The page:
Four years later, a photographer named Nadar who had begun admiring these talented young artists offered space in his studio to hold an exhibit of their works. This exhibit was the first of its kind bypassing the institutionalized Salon with its formalized methods of inclusion, how art was displayed during a sanctioned exhibit, and their handpicked jury who were tasked with selecting artwork and awarding medals to the best artists. This exhibit would mark the end of an era of how fine art was exhibited in the West by breaking away from the long-lived, institutionalized art world.
Monet, Degas, Pissarro, and the lone female painter Berthe Morisot formed a fellowship they called the Société Anonyme Coopérative des Artistes Peintres, Sculpteurs, Graveurs (The Cooperative and Anonymous Association of Painters, Sculptors, and Engravers). They were now the Young Turks of the Parisienne art scene.
By 1874 the group had grown exponentially and on April 15, 1874, 30 artists exhibited their work as a collective – not as individuals. At that time, they were derisively referred to as the Impressionists by the Academy. However, by the time of their third exhibition they had fully embraced the title, sloughing off its negative connotations and proudly referring to themselves as The Impressionists.
Just think of what would have been lost to Western culture had Bazille, Monet, Renoir, and Sisley taken each other for granted – had they only known each other superficially as fellow art students but nothing more. What if there were no patrons like Bazille’s father who – even if unintentionally – helped these amazingly gifted individuals flourish while they were not yet earning a supporting income? What if their community had disbanded after Bazille’s untimely death? What if they had given up meeting together and supporting one another and given in to the rejection of their work by the art establishment? What if they would have not included a woman in their ranks and broken with social convention? What if they had not been befriended by the photographer, Nadar, and not been given a place to exhibit their work? It would have been a colossal loss in their time and our lives would have been impoverished as well! But they did have a patron, they did stick together after the death of their de facto leader, they did have a place to exhibit work, and they did break with institutionalized and societal conventions. And what happened? They changed the way we see – visual perception itself. They changed the way art is viewed publicly. Did they have the slightest idea of how their commitment to one other would ultimately impact the world? I seriously doubt it. But what is abundantly clear is they had – if nothing else – a verifiable commitment to their creative community – they didn’t take something that was for all intents and purposes nearly impossible to find for granted.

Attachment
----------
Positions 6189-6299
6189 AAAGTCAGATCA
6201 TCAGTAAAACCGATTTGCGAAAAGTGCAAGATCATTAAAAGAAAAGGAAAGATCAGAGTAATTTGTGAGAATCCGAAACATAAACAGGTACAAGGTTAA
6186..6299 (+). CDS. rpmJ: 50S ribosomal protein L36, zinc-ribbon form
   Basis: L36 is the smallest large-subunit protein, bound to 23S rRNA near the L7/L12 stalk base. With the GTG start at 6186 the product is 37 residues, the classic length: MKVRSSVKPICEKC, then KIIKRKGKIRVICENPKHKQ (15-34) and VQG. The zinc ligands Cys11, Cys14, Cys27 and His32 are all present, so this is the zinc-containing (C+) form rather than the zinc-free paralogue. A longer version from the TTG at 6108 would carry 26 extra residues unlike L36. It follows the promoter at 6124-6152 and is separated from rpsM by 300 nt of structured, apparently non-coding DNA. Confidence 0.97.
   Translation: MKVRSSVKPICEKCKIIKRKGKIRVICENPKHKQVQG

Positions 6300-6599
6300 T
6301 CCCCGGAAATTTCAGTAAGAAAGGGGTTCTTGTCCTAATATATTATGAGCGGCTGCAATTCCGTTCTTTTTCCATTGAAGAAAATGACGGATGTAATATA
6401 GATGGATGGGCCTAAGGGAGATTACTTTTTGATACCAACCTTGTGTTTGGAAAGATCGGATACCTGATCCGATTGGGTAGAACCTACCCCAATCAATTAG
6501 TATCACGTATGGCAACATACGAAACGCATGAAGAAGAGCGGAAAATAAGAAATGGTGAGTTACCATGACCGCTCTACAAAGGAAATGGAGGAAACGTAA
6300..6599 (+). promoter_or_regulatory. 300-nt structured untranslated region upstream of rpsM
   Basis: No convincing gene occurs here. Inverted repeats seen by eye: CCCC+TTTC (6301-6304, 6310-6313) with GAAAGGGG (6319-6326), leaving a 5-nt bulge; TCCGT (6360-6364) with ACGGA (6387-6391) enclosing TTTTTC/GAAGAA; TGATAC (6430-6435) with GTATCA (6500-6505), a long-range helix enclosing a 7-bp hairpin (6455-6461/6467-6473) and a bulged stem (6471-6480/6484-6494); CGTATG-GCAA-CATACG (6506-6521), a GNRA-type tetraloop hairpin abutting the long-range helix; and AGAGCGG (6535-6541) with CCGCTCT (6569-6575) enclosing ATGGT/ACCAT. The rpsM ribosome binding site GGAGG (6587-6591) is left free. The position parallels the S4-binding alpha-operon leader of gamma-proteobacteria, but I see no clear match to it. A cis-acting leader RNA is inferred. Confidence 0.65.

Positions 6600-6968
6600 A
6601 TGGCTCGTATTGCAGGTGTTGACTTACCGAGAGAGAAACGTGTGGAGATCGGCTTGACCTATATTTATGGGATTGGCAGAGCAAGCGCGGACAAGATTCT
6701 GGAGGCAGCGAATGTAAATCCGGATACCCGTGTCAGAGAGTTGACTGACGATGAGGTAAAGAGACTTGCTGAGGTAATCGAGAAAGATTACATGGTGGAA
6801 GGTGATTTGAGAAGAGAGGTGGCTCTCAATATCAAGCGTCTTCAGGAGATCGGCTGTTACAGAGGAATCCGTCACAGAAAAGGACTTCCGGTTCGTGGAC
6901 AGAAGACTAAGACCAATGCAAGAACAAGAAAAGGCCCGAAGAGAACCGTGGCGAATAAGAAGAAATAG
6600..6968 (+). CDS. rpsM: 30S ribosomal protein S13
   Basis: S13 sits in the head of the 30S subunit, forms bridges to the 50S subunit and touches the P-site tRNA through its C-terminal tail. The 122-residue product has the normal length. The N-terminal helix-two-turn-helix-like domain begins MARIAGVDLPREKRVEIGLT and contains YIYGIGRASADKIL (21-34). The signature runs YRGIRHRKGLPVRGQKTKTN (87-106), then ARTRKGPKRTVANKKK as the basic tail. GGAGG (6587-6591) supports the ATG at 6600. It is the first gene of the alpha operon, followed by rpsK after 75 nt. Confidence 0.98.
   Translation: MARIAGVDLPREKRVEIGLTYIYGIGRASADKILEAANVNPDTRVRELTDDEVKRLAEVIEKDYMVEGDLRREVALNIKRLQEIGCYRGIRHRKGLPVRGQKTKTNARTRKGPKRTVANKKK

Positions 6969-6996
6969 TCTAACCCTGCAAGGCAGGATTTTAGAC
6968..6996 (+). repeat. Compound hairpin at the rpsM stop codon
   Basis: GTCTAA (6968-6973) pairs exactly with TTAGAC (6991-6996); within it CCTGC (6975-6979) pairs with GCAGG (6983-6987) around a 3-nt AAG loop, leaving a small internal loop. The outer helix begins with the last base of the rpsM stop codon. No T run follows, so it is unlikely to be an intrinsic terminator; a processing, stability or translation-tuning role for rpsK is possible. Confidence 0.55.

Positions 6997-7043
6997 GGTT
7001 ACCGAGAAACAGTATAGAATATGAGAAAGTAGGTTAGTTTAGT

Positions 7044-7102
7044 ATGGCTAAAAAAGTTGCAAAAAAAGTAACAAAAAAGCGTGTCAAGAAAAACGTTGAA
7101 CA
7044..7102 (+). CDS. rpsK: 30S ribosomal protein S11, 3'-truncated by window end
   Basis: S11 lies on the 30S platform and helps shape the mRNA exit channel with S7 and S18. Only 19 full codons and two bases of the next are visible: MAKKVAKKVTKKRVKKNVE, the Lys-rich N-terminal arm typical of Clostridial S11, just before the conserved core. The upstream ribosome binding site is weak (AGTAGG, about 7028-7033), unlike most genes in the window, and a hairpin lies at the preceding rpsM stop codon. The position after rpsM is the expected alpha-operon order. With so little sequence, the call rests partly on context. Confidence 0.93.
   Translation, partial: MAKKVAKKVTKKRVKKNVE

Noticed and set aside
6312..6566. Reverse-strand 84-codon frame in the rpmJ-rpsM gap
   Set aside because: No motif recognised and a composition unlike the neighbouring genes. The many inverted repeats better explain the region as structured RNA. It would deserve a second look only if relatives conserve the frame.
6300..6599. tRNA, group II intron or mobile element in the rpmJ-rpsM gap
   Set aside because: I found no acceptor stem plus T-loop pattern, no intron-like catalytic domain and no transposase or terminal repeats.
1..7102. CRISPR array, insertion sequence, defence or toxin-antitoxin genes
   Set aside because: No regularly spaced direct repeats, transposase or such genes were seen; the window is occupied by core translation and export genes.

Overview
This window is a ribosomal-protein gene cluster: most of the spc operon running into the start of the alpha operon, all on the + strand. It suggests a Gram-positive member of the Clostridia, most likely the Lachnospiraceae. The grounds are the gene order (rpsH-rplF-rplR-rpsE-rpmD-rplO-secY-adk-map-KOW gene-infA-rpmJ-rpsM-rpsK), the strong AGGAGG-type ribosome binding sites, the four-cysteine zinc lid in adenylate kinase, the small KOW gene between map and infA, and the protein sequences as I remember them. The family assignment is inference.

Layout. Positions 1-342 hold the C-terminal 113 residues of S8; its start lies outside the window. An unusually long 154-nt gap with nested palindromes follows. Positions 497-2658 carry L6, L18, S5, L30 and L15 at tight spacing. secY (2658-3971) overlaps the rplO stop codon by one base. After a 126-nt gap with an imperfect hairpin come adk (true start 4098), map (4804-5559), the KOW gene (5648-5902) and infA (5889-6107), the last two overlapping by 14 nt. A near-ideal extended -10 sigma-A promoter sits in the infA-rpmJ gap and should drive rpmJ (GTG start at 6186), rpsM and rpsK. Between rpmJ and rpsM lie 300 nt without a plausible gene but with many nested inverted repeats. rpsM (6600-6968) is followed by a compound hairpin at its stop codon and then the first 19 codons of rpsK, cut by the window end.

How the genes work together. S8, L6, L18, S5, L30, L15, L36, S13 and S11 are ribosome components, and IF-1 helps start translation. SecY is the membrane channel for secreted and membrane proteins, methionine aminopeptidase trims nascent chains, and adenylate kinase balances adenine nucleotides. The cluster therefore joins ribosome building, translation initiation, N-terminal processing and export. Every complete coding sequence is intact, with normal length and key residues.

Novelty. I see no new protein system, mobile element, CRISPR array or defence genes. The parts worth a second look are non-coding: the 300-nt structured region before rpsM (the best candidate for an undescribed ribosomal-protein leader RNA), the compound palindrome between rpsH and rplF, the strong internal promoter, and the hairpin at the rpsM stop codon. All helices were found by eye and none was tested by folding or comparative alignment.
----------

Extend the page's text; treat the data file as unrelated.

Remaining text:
Creative soul – have you found your creative community, that special group or even just one other person who is like-minded and shares similar interests, passions, and heart language? If not ask yourself, “Who is that one person with whom I might intentionally pursue creative community to stir one another to love and good deeds and begin to have some positive influence in our mutual artistic disciplines and who knows in our culture… or one hundred and fifty-eight years into the future?
If you feel you would benefit from being in community with other creative Christians or you are already part of an intentional creative community – I would like to listen to your story and hear your thoughts on what I’ve shared here. Feel free to contact me at: email@example.com please place “Matt @ Creative Community” in the subject line.
Matt Guilford is a part of the leadership team for the Arts Fellowship Orlando at FPCO. He has been a full-time missionary for 27 years. His mission focus is to take the gospel into the world of art, media and entertainment and introduce creatives to their Creator. Matt has been married to his wife, Betsy for 28 years. Betsy is also a full-time missionary chaplain.
Matt and Betsy have served in Indiana, Southern California, and New York City, and have called Orlando home for the past 21 years.